PEPPERELL — With the cooperation of three would-be victims, police have foiled two attempted scams and are checking on a possible third, Sgt. James Peters confirmed Monday.
All of the incidents occurred in June and prove, as Peters and Detective William Greathead told seniors earlier this year, that residents must be on their guard and unafraid to contact authorities if they are suspicious about phone calls or items received in the mail.
The most recent attempted scam occurred June 22 when a resident received an envelope, allegedly from a New York credit company, delivered by a reputable overnight delivery firm. The envelope contained a check and a letter explaining that the person’s credit card account had been wrongfully charged for a sum of money, Peters said.
The letter explained the company was refunding the wrongful charge and asks the recipient to deposit the check. The check is completely normal.
“It’s called skimming,” Peters explained. “The company obtains a person’s credit card information from a credit card company or other means and sends a check for the amount of a wrong charge. The person deposits the check to their account to cover the alleged charge. The perpetrator then acquires the bank routing number from the check and drains the account.”
Peters said Greathead checked on the New York company that allegedly sent the notification and found it was actually a company from India which is probably working with contacts within the United States. “We have notified the Secret Service,” he said.
Another incident occurred June 19, involving an elderly South Road resident regarding mortgage insurance.
“The person received a solicitation by mail to apply for mortgage insurance for the outstanding mortgage and asking for a date of birth,” Peters said, but there was one little problem. “She has no mortgage or loan on the house.”
“A nephew questioned it,” Peters said, “apparently because of some misspellings and incorrect figures. There are people who are in the business of providing (legitimate) mortgage insurance but we’re going to be checking on this one.”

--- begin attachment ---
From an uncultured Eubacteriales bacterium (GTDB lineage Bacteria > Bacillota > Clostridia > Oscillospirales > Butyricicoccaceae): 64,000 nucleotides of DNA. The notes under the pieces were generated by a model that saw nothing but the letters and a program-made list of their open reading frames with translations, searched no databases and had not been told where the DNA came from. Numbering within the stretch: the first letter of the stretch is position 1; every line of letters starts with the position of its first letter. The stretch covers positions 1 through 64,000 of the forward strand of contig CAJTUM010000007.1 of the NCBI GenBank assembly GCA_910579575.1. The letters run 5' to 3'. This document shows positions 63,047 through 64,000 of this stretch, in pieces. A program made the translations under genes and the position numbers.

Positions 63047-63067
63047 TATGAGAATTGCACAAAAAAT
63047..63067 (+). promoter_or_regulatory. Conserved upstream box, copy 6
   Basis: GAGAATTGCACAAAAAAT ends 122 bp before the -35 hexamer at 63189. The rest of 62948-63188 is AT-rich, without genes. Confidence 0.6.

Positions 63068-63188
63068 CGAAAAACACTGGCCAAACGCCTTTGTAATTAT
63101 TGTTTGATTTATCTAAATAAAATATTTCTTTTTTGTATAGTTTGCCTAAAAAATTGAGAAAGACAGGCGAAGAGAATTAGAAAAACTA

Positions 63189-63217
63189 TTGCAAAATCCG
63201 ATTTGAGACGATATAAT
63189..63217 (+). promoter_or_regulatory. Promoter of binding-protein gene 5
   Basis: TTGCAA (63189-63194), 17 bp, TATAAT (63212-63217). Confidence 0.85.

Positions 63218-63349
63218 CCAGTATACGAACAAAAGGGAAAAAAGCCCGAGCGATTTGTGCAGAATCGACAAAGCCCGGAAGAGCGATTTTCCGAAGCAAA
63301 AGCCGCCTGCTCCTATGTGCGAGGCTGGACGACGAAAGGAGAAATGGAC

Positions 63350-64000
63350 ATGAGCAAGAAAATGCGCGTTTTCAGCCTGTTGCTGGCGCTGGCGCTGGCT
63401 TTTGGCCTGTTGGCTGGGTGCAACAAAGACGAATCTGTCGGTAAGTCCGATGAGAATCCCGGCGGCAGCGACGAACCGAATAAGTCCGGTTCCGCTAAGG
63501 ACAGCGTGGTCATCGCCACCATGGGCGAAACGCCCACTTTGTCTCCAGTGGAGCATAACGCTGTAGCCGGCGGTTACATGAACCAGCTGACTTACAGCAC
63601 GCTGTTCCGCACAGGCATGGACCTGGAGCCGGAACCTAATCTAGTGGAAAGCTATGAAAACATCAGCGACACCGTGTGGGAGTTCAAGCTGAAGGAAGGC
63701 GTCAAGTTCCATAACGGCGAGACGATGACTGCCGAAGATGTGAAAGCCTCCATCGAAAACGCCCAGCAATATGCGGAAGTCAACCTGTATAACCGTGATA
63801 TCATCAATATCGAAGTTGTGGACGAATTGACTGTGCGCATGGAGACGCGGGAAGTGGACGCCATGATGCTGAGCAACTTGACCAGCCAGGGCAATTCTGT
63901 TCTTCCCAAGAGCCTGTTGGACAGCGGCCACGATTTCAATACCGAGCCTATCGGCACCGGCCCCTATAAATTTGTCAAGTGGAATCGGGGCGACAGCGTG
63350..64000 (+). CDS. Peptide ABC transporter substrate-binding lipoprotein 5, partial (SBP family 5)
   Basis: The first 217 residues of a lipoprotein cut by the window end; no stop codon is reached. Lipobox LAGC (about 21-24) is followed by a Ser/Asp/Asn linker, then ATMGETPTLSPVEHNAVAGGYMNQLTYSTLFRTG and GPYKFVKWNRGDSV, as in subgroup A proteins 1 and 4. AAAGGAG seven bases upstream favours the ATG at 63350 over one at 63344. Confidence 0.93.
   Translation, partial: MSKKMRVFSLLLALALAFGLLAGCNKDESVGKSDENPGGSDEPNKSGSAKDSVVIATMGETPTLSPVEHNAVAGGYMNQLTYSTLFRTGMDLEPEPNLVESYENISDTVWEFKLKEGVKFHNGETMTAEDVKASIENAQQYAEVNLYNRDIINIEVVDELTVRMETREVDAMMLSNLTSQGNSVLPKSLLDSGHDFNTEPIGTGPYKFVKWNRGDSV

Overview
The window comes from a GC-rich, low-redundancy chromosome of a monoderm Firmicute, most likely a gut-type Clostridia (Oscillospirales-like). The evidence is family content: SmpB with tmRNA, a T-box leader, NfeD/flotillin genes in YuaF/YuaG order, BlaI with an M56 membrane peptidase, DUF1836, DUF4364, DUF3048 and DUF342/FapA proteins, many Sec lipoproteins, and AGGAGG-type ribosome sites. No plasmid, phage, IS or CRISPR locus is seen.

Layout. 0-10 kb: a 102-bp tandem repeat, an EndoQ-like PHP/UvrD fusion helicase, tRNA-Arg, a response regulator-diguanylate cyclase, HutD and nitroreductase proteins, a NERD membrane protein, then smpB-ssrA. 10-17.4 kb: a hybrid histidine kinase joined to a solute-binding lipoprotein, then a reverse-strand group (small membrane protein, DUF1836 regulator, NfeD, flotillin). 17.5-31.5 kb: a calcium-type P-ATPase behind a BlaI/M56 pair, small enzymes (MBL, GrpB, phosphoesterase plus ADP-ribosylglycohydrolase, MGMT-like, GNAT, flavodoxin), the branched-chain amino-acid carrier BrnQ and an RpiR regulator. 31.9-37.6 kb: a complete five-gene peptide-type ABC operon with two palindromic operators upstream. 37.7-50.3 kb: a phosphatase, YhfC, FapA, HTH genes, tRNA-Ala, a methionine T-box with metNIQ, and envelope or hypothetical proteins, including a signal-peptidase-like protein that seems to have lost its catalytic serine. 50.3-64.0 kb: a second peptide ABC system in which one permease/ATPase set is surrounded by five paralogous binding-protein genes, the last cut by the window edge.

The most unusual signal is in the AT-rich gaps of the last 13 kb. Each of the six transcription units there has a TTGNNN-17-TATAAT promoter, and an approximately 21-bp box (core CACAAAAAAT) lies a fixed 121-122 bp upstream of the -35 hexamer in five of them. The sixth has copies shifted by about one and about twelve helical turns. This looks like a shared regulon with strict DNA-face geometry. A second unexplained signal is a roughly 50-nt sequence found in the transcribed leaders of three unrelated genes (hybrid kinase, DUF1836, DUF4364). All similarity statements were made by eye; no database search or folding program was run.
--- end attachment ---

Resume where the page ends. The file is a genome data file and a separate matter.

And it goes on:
A third incident took place on June 13 when a man, allegedly from a telemarketing firm, offered by telephone to mail a $500 check to a resident, provided the resident mailed back a blank check so that the routing number could be obtained.
“She had given him the numbers over the phone,” Peters said. “(Later) she went online and transferred her money into a savings account to protect it.”
Peters said another commonly-encountered scam shows up in e-mails from countries such as Nigeria.
This reporter has received several e-mails allegedly from that country but also from other third-world nations. Usually the mails are electronically signed by someone claiming that millions of dollars need to transferred out of that country, either to protect the money from political turmoil.
The e-mail author asks for a U.S. contact with a bank account into which the money can be placed, with the account holder receiving a large “guaranteed” payment. The U.S. bank account number and identity of the American are needed, of course, but the end result is an drained bank account and stolen identity.
The e-mails were turned over to the Federal Bureau of Investigation.
In another scam, a significant foreign lottery jackpot has allegedly been won and an 800 phone number is provided to claim the winnings.
When the call was made around 8:30 a.m. local time, the person who answered spoke with a foreign accent and sounded as if she had just woken up. She seemed unaware of the lottery’s existence until questions were asked.
“Don’t open up any e-mail from someone you don’t know,” Peters said. “Usually if you do you can be deluged with offers.”
Peters said he and Det. Greathead are available at any time to help residents who think they have been scammed. Calls may be placed to (978) 433-2424.